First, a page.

Inextricably Linked: Your Breath and Your Life ⋆ Politicrossing
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Inextricably Linked: Your Breath and Your Life

No matter how hectic your day, you always have a few moments to take a deep breath

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Breathing is as essential to human life as food and water. While most people know this simple fact, few take time to think about the importance of the way they breathe.

Breathing is also important on a mental, spiritual, and emotional level. Proper breathing can be a means of achieving relaxation, balance, and peace in an increasingly hectic, over-anxious world. It goes hand-in-hand with mindfulness.

Deep Breathing

Deep, diaphragmatic breathing is an important stress reducer for everyone. The simplest metaphor that I can offer is this: Imagine that there is a balloon in your stomach. As you inhale, you fill up the balloon. As you exhale, you deflate the balloon. Inhale; exhale. In both cases, there’s no need to rush. The balloon can fill slowly, and empty slowly. Your chest and shoulders do not need to be a part of the process and it’s much better if they’re not. As you achieve deep diaphragmatic breaths, your chest and whole torso will move, but they are not actively involved in the process.

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Another way to understand diaphragmatic breathing, especially if you haven’t been doing it, is to simply lie on the floor. Now, breath as you normally would, while placing one or both hands over your stomach, near your navel.

Do you feel that up and down motion? That’s it; you’re doing diaphragmatic breathing through your abdomen!

Why don’t you do this all the time? Other than when you’re lying down, if you are excited, tense, or in a hurry, it’s easy to slip into a nonproductive routine, raising your shoulders, expanding your chest, and letting these areas be the driving forces behind your breathing. If you’ve been engaged in vigorous athletic activity, you may resort to using your chest and upper torso in combination with your abdomen to gain more oxygen into your lungs faster. This is understandable. At a more normal heart rate, however, deep diaphragmatic breathing is best for all homo sapiens.

Fresh Air

Fresh air can help you achieve measurably lower levels of stress, oxygenate your tissues, improve circulation, increase alertness, diminish muscle tension, and reduce anxiety. If you live in an area where the air quality is poor you’re missing out.

Your best strategy may be to take frequent trips out of town, away from traffic, and away from population centers. Scramble to the top of a small mountain where the air is clear and clean, but not necessarily thin. Or, take a walk in the woods, where trees and plants take in nitrogen and return oxygen to the atmosphere. Fresh air combined with a brisk walk is a powerful combination.

Getting Some Time to Breathe at Work

When you arrive at work in the morning, particularly if you’ve arrived before the rest of the office, you have the best opportunity for concentrating on your breathing. While doing so, you may or may not envision how you would like your day to go.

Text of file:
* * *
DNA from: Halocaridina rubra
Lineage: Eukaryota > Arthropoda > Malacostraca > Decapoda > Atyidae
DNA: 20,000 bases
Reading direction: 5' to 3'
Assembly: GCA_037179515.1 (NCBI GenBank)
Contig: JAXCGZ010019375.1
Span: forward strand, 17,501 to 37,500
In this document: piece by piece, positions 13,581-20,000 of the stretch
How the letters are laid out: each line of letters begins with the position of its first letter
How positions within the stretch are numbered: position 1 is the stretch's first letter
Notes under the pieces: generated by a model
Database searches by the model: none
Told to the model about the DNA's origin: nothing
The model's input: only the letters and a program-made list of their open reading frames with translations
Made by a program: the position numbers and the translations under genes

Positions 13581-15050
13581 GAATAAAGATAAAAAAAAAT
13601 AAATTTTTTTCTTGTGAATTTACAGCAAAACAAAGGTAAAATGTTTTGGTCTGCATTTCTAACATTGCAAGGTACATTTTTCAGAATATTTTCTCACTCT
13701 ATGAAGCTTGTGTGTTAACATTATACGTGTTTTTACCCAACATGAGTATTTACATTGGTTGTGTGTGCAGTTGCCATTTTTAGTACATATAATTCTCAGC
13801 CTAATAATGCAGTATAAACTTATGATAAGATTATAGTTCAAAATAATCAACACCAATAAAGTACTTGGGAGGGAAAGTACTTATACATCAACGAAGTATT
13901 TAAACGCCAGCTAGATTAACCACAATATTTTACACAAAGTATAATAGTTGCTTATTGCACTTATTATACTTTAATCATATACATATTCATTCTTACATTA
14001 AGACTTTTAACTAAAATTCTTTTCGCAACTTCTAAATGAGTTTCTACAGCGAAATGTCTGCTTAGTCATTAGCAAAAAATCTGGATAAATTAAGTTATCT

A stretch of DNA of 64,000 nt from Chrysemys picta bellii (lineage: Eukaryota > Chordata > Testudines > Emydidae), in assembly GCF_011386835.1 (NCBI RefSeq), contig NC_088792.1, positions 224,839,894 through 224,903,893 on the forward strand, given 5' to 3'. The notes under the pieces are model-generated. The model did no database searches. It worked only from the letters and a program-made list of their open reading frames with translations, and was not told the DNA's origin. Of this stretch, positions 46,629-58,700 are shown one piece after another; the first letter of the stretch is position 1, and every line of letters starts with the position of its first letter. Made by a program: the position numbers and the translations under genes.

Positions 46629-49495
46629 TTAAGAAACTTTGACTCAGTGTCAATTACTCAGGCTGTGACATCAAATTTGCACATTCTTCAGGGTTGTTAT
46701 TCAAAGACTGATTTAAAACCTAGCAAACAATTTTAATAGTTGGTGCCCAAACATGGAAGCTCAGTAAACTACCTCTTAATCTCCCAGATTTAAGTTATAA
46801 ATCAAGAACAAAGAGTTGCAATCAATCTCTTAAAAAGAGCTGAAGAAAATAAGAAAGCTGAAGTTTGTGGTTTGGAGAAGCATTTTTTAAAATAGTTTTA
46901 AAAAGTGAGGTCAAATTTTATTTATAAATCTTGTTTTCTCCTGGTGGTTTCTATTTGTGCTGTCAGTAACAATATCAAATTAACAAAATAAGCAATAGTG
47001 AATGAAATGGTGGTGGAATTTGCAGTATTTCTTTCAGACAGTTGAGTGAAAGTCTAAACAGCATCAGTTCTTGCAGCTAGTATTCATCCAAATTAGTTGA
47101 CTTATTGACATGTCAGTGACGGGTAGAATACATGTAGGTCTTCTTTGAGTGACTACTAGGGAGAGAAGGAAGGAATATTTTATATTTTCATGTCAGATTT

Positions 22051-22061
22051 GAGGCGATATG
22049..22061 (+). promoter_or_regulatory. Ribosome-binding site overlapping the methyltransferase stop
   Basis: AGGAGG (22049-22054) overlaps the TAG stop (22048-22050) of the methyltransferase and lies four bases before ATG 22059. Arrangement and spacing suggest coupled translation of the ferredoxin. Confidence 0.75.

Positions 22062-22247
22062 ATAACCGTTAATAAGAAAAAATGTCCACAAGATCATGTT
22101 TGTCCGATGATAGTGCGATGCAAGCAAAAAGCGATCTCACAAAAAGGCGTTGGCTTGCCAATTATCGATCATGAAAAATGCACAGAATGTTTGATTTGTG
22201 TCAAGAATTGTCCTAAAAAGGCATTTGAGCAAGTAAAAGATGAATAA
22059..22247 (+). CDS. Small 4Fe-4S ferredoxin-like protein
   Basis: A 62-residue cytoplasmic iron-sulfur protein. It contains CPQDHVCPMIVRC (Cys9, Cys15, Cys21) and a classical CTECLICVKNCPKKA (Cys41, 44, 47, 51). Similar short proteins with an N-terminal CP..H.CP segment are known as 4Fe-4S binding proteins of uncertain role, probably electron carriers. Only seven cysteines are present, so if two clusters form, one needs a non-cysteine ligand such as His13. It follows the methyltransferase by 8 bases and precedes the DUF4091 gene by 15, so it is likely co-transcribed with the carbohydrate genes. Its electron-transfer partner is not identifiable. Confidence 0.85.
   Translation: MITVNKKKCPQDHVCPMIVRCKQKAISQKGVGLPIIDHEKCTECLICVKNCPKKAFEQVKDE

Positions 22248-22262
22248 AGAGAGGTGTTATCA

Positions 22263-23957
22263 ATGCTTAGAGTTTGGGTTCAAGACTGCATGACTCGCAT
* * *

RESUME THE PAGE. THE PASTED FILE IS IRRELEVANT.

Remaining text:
If you don’t work outside of the home, when everyone else has departed, give yourself a few minutes to undertake the same type of exercise. If you stay home with children or other household occupants, carving out a few minutes for yourself during the early morning is even more crucial.

At work, at home, and everywhere in between, take a few minutes before lunch, while seated, to relax, take some deep breaths, acknowledge yourself for what you’ve accomplished this morning, and contemplate how good it will be to eat lunch. Once you’re actually eating lunch, carefully and slowly chew your food.

Eat at a leisurely pace. How you eat your food is as vital as what you eat. Even if you’re eating high quality, highly nutritious food, if you wolf it down, you’ll gain few, if any, of the presumed benefits. By contrast, food not nearly so nutritious, consumed at a comfortable, unhurried pace can yield far more nutritional benefits.

Linger for a moment after lunch. No matter how hectic your day is otherwise, you always have a couple of extra minutes following lunch to give your digestive system a little bit more help, take some deep breaths, and maintain a relatively sane pace.

Pause daily for a few minutes. Perhaps the biggest obstacle to making life simpler is the unwillingness to allow it to occur. Many people simply do not give themselves permission to achieve a sense of balance, take a deep breath, and then proceed. Paradoxically, every single shred of wisdom on the issue indicates that everybody will be more effective each day, if they simply pause for a minute a couple of times each day. This could be done every morning and afternoon – coming back from the water cooler or rest room, before lunch, or returning from lunch.

Criss Cross

Years ago, when Maria Shriver was co-hosting one of the morning talk show in New York, she would fly in each week from her home in California and return at the end of the week. Criss-crossing the United States on nearly 100 trips per year is a considerable amount of travel, not to mention disruption. Shriver minimized the effects of thousands of miles in the air and maintained balance in her daily life.

Each Friday evening, when heading back to California, she took the same flight, from the same airport, on the same airline, leaving from the same gate, at the same hour. She even reserved the same seat. She often flew with the same pilots and same flight crew, and occasionally, the same passengers.

Rather than having the need to be physically back at her house or touching down at the Los Angeles International Airport before taking that metaphorical deep breath, she felt at home and relaxed when she boarded the plane. In essence, she minimized the effects of a rigorous schedule by transforming her seat in the sky into a welcomed sanctuary. She was home in that seat. You can achieve a similarly successful transition from work to home.

“Revving Down”

Career-climbing types who arrive home still mentally immersed in the affairs of the work day and revving at the pace of business might have difficulty relating to members of their family. You might need to let your internal engine “rev down” by taking a deep breath following work, before proceeding to interact with your family.